Individuals Suitable for Testing

Individuals who present with a clinical history and physical symptoms consistent with IgE-mediated allergy are candidates for specific IgE testing. They may include:

  • Infants with eczema

  • Young children with asthma

  • Older children and adults with rhinitis

  • Those with a family history of allergy

The test can be used for patients 3 months of age and older, regardless of skin condition. There is no need to stop current medications prior to drawing a blood sample.


This fluorescent enzyme immunoassay (FEIA) measures allergen-specific immunoglobulin E (IgE) in human serum. It can measure IgE antibodies specific for animal, plant, and other allergens such as silk, latex, etc.

Specific IgE tests for over 200 allergens are available; each of these can be ordered individually. Also available are panels designed to detect the most prevalent allergens while minimizing cost. Since the most prevalent allergens causing respiratory symptoms vary geographically, Quest Diagnostics provides region-specific panels for inhalant allergens. Additional information can be found in the Quest Diagnostics Directory of Services.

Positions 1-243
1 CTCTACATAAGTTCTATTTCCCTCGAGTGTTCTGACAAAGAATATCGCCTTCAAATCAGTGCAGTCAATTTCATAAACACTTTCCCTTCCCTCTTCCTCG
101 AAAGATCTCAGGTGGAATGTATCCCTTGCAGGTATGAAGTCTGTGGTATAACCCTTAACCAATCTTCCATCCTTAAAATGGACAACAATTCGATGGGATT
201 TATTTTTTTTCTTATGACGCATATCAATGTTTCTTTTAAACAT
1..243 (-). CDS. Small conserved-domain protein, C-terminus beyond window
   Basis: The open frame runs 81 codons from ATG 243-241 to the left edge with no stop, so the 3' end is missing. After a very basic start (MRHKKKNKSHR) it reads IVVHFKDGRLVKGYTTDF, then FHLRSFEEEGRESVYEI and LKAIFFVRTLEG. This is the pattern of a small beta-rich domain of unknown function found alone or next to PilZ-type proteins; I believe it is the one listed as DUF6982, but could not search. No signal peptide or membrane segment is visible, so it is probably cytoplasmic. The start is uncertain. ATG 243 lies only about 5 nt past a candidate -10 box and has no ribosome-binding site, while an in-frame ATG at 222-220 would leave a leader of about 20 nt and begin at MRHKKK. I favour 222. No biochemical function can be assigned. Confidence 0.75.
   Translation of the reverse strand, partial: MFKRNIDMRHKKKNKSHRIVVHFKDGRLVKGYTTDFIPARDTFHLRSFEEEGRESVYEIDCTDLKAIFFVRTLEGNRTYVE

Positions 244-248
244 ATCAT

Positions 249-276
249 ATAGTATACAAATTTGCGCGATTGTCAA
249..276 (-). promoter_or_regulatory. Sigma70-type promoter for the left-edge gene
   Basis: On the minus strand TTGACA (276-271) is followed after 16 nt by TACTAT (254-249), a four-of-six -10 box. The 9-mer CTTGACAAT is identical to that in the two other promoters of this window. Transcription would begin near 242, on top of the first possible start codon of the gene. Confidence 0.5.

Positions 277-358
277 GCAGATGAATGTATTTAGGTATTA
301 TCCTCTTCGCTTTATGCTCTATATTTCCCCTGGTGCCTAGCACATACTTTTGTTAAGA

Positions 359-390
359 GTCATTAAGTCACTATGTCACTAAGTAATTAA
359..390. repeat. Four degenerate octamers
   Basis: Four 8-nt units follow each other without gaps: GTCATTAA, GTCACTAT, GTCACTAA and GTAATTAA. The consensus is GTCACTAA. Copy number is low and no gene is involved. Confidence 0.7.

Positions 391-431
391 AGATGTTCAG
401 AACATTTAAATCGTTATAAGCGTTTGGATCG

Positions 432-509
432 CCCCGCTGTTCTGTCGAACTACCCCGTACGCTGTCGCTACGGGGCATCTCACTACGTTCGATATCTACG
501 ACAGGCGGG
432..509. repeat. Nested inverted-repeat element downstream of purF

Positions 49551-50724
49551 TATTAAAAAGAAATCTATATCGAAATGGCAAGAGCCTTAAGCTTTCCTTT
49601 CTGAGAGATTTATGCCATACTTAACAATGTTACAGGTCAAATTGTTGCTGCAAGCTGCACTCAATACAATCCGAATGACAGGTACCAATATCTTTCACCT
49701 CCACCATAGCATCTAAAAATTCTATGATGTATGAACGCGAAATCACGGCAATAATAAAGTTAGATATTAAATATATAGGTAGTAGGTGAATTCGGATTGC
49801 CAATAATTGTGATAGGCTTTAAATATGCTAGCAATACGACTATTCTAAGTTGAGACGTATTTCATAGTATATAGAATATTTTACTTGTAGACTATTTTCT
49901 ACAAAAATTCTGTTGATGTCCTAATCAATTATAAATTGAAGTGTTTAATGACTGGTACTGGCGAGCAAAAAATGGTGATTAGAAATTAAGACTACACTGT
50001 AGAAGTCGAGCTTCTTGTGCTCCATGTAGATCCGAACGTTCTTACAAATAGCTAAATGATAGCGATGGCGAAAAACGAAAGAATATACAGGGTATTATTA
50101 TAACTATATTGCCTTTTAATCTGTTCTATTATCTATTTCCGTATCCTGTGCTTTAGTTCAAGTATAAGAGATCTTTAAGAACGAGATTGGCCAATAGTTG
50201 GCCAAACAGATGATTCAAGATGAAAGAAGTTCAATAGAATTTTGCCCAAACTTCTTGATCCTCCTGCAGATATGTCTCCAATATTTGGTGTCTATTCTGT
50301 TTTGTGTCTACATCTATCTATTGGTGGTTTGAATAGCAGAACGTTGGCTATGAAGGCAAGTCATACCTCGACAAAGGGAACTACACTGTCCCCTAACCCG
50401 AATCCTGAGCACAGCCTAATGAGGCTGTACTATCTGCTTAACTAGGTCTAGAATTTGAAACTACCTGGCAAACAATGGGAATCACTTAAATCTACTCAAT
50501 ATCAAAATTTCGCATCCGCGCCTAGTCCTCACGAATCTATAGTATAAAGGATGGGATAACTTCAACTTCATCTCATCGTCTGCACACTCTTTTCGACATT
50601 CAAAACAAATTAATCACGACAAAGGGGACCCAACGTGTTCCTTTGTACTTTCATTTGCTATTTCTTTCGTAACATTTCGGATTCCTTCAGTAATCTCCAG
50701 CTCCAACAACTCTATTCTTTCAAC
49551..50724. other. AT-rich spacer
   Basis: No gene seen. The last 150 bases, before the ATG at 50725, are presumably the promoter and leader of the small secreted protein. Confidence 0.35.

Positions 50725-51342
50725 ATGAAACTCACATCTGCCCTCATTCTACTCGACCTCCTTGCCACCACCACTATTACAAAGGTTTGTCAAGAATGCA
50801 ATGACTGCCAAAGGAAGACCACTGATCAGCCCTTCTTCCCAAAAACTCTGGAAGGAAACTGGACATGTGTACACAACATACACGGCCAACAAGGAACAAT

Interpretive Information

Clinically-used, published decision points for interpretation of in vitro IgE test results have been based on this ImmunoCAP method12,13; however, ImmunoCAP test results are not interchangeable with other in vitro IgE test results.14,15 Thus, published decision points apply only to the ImmunoCAP Specific IgE method.